These models’ microfoundations rely on expected utility theory (EUT) and the rational expectations hypothesis (REH). EUT is based on an axiomatic approach that represents how an individual chooses among risky portfolios given her forecasts of their returns. In traditional portfolio-balance models, EUT implies that the one-period-ahead expected excess return - the risk premium - depends on the ex ante variance of returns. The rational expectations hypothesis (REH) is used to portray individualsíforecasts of the return and variance. REH assumes that these forecasts differ from ex post outcomes by white noise errors. This assumption is based on a premise that underpins much of modern macroeconomics: the process underpinning outcomes at every point in time can be represented adequately by a single, time-invariant, conditional probability distribution.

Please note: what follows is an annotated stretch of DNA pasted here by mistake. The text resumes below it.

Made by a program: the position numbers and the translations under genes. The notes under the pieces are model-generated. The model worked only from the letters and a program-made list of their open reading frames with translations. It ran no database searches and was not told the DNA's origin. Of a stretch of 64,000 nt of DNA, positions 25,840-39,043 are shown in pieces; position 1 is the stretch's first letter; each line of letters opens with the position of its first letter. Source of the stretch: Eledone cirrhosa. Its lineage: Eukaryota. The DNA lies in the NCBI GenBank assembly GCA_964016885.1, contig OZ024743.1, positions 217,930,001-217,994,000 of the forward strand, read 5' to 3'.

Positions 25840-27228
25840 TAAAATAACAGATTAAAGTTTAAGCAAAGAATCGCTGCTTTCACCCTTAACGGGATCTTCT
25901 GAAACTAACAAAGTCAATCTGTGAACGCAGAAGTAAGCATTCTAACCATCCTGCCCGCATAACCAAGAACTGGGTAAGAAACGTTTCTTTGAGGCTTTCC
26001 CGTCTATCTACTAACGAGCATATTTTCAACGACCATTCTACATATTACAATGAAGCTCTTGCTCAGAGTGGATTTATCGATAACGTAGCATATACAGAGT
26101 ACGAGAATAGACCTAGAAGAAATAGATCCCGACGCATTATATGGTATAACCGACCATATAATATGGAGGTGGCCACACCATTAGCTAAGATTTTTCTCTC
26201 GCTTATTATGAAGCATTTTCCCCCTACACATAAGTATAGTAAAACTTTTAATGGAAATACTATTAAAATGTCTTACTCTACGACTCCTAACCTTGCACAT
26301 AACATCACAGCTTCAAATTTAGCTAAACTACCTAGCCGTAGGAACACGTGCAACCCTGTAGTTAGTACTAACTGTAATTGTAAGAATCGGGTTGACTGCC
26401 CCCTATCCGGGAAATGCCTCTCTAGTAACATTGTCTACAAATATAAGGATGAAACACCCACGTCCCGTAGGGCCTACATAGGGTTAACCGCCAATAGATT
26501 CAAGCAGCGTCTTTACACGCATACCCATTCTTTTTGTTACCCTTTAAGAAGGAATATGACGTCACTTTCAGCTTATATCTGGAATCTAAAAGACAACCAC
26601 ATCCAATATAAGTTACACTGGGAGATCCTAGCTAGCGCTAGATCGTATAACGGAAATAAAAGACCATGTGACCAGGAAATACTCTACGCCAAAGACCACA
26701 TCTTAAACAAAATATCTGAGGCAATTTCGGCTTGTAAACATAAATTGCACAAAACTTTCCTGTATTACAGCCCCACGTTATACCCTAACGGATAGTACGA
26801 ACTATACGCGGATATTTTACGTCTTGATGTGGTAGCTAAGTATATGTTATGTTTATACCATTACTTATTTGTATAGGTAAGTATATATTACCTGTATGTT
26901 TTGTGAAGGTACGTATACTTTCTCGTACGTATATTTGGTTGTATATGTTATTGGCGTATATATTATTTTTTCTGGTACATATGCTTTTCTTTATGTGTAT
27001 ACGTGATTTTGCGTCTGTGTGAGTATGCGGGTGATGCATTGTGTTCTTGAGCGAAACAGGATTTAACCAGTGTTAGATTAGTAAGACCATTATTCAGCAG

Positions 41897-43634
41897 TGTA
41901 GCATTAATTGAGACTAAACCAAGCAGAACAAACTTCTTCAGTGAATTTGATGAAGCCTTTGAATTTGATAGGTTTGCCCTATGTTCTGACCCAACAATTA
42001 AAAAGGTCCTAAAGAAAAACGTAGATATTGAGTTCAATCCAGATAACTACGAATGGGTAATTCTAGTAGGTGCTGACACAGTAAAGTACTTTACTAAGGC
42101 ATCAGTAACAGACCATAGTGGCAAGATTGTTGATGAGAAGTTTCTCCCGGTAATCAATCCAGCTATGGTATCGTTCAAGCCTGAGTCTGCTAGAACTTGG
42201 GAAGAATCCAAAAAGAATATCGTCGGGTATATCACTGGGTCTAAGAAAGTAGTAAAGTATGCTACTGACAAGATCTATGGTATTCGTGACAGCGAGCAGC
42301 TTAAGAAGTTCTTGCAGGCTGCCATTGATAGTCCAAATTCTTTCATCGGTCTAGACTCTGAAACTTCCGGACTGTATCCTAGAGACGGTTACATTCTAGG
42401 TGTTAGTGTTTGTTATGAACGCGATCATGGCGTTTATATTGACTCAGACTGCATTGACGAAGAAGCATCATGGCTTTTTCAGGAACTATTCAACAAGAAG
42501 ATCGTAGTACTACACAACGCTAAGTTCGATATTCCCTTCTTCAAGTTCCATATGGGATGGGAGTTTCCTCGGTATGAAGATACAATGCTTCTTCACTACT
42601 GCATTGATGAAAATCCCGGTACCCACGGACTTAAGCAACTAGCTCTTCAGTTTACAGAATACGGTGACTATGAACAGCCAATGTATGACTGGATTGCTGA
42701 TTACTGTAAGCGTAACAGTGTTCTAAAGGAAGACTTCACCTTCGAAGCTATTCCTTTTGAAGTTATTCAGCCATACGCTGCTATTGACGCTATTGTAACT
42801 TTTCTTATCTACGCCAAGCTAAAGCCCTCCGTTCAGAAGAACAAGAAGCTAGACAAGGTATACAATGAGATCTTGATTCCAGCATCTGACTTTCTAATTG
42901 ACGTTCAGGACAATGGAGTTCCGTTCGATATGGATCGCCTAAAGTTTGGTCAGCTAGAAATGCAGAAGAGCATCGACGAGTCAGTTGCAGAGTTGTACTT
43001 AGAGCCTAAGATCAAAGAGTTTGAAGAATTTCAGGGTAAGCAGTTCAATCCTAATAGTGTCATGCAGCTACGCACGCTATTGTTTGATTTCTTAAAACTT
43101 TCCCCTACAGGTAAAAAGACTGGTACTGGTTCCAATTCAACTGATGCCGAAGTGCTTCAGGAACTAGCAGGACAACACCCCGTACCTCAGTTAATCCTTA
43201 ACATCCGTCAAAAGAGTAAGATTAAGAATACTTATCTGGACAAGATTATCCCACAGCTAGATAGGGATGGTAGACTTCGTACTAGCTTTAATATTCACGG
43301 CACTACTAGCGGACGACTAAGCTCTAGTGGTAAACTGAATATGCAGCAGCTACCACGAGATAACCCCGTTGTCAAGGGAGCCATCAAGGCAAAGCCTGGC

Conference paper ByDownload
- Stillwagon-Paper (pdf, 211.69 KB)